Happy birthday to the Ducati Monster, 25 years and still going strong.

Ducati celebrated its anniversary for the Monster by holding a rally on the Castellet Circuit, in France, on 24th March.

The history of the Monster – Ducati's saving grace

A first of a kind, Ducati's Monster paved the way for a craze in 'naked' motorcycles. One replicated by many leading motorcycle manufacturers over the years.  It's a favourite with many celebrities: Lewis Hamilton, Orlando Bloom, Usher, and Alanis Morissette, to name but a few. Between the years of 1993 and 2000, the Monster accounted for 42% of Ducati's sales. With over 300,000 of them sold since its release, it has saved the brand from financial difficulty and the possible collapse it faced in the 90s. Not bad for a bike built as a "parts bin special".

The Ducati Monster was designed by Miguel Angel Galluzzi, under instructions from the then Ducati manager Massimo Bordi to create something cheap, simple and not too sporty. Galluzzi was not able to use new components, so he set to work mixing and matching parts from existing models. The result was different from anything anyone had previously seen. The bike was "naked", with its engine and frame exposed. Ducati bosses apparently responded to the reveal by asking 'are you bringing the rest of the bike later on?' But Bordi loved it, remarking that it looked like the sort of bike Marlon Brando would ride in a modern-day version of The Wild One.

The bike was revealed at the 1992 Cologne Motorcycle Show and caused a lot of hype. It was given the name Monster, 'Il Mostro' in Italian. A nickname of tiny monster figures that were popular with Italian children. 

Galluzzi, famously stated, 'all a bike needs is a saddle, engine, two wheels, handlebars and a tank to fill with fuel'. The Monster was both minimalistic and muscular-looking and the finished product was agile. An 888 sportsbike chassis was added for easy handling, a 904cc air-cooled SOHC engine from Ducati's 900SS, and was lightweight, at 185kg. It would be a premium product, with inverted forks and Brembo brakes. The company was struggling to find the money needed to pay suppliers, which could have meant the bike almost wouldn't make it to the production stage. Luckily, it did.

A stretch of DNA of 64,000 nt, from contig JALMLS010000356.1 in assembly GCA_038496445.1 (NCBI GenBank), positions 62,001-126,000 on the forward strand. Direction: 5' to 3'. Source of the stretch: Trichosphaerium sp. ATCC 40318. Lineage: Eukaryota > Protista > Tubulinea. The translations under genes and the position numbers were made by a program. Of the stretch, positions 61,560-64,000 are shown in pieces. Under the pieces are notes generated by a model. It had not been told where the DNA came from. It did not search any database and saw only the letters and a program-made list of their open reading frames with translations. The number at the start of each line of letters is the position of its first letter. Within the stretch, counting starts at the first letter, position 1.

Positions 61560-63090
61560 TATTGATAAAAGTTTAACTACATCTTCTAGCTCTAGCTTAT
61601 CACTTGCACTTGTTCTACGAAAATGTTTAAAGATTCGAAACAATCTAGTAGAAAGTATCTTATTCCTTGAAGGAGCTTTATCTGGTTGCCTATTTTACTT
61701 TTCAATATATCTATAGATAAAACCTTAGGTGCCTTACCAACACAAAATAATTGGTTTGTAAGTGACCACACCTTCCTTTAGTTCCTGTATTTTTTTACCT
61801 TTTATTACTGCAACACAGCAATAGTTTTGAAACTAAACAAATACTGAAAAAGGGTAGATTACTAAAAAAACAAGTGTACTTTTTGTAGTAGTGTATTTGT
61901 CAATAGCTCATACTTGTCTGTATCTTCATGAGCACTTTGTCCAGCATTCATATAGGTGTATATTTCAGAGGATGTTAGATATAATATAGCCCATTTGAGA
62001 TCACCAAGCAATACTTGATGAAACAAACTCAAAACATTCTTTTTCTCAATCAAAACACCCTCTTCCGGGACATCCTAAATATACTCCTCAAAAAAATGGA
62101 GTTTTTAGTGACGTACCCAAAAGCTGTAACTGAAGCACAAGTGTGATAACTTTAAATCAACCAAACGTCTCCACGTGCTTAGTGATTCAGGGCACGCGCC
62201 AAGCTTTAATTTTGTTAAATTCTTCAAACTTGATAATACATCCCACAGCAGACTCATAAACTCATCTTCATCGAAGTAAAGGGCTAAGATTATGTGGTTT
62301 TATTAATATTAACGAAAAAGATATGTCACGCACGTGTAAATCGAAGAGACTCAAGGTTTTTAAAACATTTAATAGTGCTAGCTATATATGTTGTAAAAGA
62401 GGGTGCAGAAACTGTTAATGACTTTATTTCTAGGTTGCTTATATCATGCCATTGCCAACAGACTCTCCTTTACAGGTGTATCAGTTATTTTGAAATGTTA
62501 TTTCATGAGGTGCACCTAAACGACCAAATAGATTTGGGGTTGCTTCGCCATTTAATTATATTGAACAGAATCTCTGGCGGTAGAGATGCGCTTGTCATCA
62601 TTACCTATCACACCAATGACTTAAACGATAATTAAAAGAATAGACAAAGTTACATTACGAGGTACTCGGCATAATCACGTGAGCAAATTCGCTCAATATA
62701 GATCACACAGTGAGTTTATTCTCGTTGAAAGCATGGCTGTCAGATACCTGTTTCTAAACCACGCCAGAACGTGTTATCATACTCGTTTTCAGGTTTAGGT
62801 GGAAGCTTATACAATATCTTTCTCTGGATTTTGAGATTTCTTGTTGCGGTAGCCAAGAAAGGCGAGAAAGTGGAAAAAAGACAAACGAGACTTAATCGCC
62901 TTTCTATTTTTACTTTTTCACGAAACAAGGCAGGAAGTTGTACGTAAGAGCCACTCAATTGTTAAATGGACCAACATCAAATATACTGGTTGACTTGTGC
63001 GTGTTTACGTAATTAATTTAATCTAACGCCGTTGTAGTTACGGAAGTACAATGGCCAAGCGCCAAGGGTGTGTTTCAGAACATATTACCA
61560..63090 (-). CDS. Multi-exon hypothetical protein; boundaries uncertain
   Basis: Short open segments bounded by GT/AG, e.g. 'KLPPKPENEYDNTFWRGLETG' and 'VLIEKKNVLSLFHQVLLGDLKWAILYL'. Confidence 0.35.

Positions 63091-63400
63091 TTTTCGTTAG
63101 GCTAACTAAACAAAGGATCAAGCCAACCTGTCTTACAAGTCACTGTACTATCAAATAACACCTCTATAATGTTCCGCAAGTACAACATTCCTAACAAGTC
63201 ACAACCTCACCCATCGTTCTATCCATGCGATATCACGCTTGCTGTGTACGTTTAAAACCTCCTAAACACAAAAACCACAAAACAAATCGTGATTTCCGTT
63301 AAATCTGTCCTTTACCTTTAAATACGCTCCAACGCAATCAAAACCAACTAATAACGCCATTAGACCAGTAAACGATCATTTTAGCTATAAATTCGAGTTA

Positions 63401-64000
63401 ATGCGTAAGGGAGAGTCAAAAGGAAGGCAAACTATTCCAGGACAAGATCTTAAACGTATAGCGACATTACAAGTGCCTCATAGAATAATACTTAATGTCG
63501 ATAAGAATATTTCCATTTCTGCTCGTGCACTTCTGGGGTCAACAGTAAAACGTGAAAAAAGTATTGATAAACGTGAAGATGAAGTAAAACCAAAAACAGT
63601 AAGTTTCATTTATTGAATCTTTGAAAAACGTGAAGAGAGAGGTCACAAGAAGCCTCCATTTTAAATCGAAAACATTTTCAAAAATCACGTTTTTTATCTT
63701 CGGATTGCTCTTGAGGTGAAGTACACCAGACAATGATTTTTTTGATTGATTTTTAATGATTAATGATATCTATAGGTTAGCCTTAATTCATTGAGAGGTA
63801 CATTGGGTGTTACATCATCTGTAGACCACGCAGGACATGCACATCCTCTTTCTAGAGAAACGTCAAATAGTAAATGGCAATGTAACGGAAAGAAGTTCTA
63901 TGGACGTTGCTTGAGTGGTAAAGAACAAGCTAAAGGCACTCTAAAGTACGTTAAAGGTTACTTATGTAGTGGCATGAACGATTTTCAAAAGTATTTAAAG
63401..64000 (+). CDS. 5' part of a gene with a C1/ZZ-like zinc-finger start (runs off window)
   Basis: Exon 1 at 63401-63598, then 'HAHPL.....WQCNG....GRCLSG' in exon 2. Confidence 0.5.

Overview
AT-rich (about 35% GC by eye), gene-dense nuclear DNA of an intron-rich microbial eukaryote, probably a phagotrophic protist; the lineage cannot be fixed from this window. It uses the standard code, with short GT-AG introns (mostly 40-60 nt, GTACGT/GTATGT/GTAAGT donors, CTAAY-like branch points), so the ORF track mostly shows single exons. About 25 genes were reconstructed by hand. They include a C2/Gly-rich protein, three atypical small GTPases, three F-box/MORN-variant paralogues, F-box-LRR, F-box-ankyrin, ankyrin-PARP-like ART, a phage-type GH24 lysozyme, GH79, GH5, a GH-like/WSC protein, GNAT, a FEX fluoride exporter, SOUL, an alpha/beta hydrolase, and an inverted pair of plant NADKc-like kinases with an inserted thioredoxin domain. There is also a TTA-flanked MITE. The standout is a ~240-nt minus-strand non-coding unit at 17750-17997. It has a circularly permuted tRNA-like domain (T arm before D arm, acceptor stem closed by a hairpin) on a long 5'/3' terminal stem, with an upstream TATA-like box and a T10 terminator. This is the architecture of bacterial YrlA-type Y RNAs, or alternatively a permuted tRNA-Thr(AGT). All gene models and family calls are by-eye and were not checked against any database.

It was an instant hit - with those who could afford it. £7,500 was a hefty price for some. Ducati responded by releasing a smaller capacity Monster with a lower chassis specification two years later. The M600, which came on the market at £5,000. The model was so successful that Monster sales in 2005 accounted for over half of Ducati's worldwide sales.

In 1997, Ducati released the M750 Monster. It used a 748cc air-cooled engine, the same front disc as the M6000, and a lower specification than the M900. At £6,8000, it was designed to be a mid-range Monster. It wasn't as popular as the M600 or M900, but would still stay in the company's line-up until 2003.

The Monster's elemental simplicity made it a spectacular hit with custom motorcycle builders. The release of the Dark M600 in 1998 intentionally appealed to those customers. In black matte paint, it made a simple yet efficient platform to customise. On the opposite side of the scale was the 1998-released Cromo M900 model, complete with a shiny chrome tank to add a touch of bling. Ducati's first 'S' Monster also came out that year. It had carbon side-panels and mudguards, a small screen, upgraded full adjustable forks and an upgraded shock.